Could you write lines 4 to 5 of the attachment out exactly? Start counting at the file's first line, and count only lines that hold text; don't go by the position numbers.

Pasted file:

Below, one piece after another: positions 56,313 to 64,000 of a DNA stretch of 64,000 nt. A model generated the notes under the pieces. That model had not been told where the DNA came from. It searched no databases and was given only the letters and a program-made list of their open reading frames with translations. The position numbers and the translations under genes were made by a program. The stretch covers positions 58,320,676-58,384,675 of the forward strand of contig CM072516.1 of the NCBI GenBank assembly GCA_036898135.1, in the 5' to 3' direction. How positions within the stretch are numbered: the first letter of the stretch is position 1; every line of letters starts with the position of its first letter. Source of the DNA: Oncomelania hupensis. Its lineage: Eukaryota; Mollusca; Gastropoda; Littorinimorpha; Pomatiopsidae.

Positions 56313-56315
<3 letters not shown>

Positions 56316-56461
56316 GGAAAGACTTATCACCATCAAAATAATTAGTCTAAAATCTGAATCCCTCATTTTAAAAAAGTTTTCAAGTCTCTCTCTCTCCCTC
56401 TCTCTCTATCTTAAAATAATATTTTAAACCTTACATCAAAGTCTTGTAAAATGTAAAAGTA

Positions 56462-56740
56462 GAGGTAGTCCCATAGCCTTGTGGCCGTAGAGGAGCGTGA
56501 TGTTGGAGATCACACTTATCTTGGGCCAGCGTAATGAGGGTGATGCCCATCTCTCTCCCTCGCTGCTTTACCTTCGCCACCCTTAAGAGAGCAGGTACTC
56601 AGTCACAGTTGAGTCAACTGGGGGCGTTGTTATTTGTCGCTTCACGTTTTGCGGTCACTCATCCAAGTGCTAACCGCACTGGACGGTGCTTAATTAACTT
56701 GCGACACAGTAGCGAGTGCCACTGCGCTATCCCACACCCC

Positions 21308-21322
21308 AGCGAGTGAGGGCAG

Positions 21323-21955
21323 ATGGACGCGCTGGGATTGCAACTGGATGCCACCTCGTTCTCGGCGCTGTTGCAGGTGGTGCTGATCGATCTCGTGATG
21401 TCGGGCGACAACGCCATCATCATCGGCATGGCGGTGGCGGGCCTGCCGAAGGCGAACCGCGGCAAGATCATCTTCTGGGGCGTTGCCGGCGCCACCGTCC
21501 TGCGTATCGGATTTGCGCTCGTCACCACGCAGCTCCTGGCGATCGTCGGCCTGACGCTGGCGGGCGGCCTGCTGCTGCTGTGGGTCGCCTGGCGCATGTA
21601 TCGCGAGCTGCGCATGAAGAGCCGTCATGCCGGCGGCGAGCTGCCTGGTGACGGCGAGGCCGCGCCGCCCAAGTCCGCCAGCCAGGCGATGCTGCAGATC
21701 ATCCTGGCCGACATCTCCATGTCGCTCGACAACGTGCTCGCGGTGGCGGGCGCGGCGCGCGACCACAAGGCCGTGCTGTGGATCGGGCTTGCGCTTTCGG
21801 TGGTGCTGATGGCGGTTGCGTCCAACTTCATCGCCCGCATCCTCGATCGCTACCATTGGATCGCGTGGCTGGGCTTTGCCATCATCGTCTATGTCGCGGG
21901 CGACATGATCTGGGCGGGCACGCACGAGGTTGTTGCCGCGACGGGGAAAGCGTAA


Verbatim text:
Positions 56316-56461
56316 GGAAAGACTTATCACCATCAAAATAATTAGTCTAAAATCTGAATCCCTCATTTTAAAAAAGTTTTCAAGTCTCTCTCTCTCCCTC